The visitors' program in Havana includes a meeting with the President of the Cuban Institute of Friendship with the Peoples, Fernando Gonzalez, and the Director of Consular Affairs and Cuban Residents Abroad of the Foreign Ministry, Ernesto Soberon.

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Spain's Foreign Minister acknowledges restoration work in Old Havana

The Minister of Foreign Affairs, European Union and Cooperation of the Kingdom of Spain, Josep Borrell, thanked the historian of the city of Havana, Eusebio Leal, for the titanic work of recovery of the heritage of the old section of the Cuban capital.

During the tour that both personalities made through emblematic sites of the Historical Center, the visitor said he was glad to meet again with Leal, whom he described as the indisputable author of the important restoration and conservation work.

During the tour, Borrell sent a message to King Philip VI and Queen Letizia, informing them that they are expected in Havana, a city that is being groomed for its 500th anniversary, to be celebfated next November 16.

The Spanish diplomat told the press that he was grateful for the hospitality received from Cuban authorities, and said that the necessary high-level political consultations had taken place before the monarchs' visit, scheduled for next month.

On Thursday, the visitor, guided by Leal, toured the facilities of the Palacio del Segundo Cabo, a center that has benefited from the collaboration of Europe and that after its reconstruction, it is contributing  to spreading cultural relations between Cuba and the so-called Old Continent.

Together, they walked through the Plaza de Armas and reached the Palacio de los Capitanes Generales, where they appreciated an exclusive presentation by the Camerata Romeu string ensemble.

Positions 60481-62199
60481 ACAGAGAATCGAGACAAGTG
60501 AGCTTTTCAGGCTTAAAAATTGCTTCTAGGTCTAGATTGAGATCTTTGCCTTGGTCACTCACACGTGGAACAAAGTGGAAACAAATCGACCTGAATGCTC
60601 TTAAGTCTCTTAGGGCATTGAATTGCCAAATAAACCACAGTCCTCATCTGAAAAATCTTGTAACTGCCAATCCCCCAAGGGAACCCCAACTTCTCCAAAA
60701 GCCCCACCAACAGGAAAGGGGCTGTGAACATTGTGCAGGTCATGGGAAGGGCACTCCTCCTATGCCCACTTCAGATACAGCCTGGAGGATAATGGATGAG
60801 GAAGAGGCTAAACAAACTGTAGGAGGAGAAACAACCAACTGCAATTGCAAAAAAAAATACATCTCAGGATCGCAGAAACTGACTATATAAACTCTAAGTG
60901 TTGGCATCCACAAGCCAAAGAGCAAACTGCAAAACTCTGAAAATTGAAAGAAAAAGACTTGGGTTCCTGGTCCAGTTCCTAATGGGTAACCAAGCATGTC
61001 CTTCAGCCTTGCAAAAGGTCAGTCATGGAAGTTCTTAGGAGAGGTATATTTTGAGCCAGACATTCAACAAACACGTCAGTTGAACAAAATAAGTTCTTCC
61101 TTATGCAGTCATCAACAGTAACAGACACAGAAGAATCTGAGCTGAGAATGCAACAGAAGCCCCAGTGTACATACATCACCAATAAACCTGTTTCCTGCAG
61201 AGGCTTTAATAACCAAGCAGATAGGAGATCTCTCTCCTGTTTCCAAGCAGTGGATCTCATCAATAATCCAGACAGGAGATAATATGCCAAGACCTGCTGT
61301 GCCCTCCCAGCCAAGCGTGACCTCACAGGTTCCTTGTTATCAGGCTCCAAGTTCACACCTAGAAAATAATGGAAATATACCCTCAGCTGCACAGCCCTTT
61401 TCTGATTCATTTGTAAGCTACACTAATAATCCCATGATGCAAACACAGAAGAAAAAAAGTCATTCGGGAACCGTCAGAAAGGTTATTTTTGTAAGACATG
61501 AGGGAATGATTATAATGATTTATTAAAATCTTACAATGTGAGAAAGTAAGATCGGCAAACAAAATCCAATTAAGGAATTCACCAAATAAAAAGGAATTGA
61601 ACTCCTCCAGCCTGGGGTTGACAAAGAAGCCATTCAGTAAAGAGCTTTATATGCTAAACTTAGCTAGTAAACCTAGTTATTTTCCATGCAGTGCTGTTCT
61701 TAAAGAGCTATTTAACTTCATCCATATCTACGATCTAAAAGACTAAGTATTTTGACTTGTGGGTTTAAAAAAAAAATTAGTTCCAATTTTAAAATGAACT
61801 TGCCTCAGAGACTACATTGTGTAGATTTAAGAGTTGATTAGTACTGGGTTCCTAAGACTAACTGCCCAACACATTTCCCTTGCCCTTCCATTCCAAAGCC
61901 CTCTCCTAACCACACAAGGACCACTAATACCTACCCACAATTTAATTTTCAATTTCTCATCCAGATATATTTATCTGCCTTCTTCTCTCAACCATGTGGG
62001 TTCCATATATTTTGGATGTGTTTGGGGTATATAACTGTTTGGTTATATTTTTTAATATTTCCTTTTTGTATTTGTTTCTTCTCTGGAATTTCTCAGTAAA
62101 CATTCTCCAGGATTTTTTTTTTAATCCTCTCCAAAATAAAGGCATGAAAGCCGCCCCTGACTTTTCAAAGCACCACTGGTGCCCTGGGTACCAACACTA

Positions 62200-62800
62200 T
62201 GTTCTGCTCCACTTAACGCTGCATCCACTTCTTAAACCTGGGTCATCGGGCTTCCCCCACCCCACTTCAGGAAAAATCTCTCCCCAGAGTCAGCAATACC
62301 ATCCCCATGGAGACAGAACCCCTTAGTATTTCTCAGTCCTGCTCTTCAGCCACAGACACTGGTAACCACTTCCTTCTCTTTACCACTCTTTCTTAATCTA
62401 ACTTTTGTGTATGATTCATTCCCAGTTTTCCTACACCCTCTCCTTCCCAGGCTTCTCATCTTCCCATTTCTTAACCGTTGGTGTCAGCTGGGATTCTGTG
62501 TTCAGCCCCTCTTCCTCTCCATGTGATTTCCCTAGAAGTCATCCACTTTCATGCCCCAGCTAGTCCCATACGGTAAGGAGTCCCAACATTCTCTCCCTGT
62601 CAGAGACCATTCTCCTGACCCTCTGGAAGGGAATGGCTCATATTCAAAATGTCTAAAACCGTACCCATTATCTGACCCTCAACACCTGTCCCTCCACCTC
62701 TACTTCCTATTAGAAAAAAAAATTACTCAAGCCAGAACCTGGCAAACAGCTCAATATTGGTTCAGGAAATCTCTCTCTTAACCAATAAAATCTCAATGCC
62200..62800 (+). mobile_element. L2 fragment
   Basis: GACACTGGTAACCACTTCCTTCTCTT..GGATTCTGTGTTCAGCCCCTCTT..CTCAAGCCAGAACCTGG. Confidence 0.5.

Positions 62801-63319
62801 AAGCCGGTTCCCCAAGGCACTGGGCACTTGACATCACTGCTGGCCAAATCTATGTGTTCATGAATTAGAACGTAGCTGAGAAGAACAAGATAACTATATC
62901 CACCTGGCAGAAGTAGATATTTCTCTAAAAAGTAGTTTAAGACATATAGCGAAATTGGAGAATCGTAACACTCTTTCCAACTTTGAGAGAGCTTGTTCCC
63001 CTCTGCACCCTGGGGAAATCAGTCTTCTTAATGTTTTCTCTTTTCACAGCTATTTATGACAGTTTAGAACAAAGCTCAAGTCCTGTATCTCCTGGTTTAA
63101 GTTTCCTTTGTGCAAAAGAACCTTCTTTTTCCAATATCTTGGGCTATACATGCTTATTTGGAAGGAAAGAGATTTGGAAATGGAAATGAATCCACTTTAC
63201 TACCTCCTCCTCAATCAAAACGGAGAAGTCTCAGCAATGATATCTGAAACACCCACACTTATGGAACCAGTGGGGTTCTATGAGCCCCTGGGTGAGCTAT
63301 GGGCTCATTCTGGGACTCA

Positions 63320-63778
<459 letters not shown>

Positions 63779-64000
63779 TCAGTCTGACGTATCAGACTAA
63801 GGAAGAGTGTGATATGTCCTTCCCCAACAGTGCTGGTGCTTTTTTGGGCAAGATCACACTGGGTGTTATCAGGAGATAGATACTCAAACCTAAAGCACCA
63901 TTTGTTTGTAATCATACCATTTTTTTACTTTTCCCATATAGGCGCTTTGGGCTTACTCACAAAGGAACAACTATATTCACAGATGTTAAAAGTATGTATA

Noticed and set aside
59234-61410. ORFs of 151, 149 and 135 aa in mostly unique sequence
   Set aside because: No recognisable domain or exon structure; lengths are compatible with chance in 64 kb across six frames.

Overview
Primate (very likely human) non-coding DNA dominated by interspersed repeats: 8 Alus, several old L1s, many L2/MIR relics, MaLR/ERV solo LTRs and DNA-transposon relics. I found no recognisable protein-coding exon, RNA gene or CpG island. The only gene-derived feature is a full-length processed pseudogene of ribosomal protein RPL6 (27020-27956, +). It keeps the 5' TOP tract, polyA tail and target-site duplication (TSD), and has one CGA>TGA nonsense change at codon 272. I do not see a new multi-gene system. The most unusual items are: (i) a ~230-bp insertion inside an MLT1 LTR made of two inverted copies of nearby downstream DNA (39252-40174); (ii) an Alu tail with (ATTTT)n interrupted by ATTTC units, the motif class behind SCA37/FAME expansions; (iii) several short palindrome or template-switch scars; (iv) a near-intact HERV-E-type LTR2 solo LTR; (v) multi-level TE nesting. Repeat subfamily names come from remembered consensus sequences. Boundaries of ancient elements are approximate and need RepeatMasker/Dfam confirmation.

• Published in Cuba

Cards from Havana 500

On the verge of a new anniversary this November 16th, Havana looks prettier with each passing day.

Translated by Sergio A. Paneque Díaz/CubaSí Translation Staff

 

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Havana’s 500th Anniversary: Energetic, Engaged, Enthusiastic and Defiant

One of the most fascinating places in Havana is the rooftop of the Parque Central Hotel. In the late afternoon, you can sip an excellent mojito next to the outdoor pool, while the addictive rhythms of the Buena Vista Social Club song “Chan Chan” or a pumped-up version of “Quezas, quezas, quezas” is performed by the energetic band. 

When you gaze next door, you find a 1917 building that has been totally renovated as the luxury 5-star Hotel Manzana Kempinski. And at street level, a legion of colorful classic cars from the 1940s and 1950s – now converted to taxis — are waiting for hotel customers. Farther afield lies the ornate Neo-Baroque architecture of the Gran Teatro de la Habana, with the huge dome of the Capitolo as its next-door neighbor. Resembling the U.S. Capitol building in Washington, D.C., the dome of the legislative branch of Cuba’s government is partially covered by a tarpaulin, as renovations surge ahead for Nov. 16, 2019, the 500th anniversary of Havana.

Guided tours of the Capitolo reveal a truly Cuban-styled building, from the two giant bronze statues by Angelo Zanelli, representing the people and the twin ethics of work and progress, and past the bronze doors that illustrate the history of Cuba. Once inside, under the dome, is Zanelli’s statue, La Republica, standing 17 meters (55.7 feet) tall and weighing 49 tons. It is the third biggest bronze statue in the world; and after renovations are complete, the huge drapery hiding the statue will be removed in time for the 500th anniversary celebration. 

In reality, according to Manuel Marrero Cruz, Cuba’s Minister of Tourism, “the 500thanniversary is no longer November 16th. It’s every day of 2019.”

Havana 500th Anniversary
Manuel Marrero Cruz, Cuba’s Minister of Tourism.


First-hand report from FITCuba 2019

At FITCuba 2019 (Feria Internacional de Tourismo de Cuba), held from May 6 to 10, the atmosphere was energetic, engaged, enthusiastic, and even defiant. At the official inauguration of the event, Minister Cruz lauded the tourism accomplishments of Cuba, since Oct. 28, 1492, when Columbus set foot on the island and noted that, “This is the most beautiful land human eyes have ever seen.”

The tourism minister reported that Havana is the number one inbound center for tourism in Cuba, with 59 airlines directly connecting Havana to 36 cities and a cruise port serviced by 17 cruise lines (which helped to account for a 49.5% increase in cruise passengers from 2017 to 2018).  Minister Cruz noted that 4.7 million foreign visitors arrived in Cuba in 2018, with Canada accounting for 1.1 million of those visitors (roughly 23%), followed by Americans, Cuban Ex-pats; and visitors from Mexico, Russia, China, Columbia, and Portugal.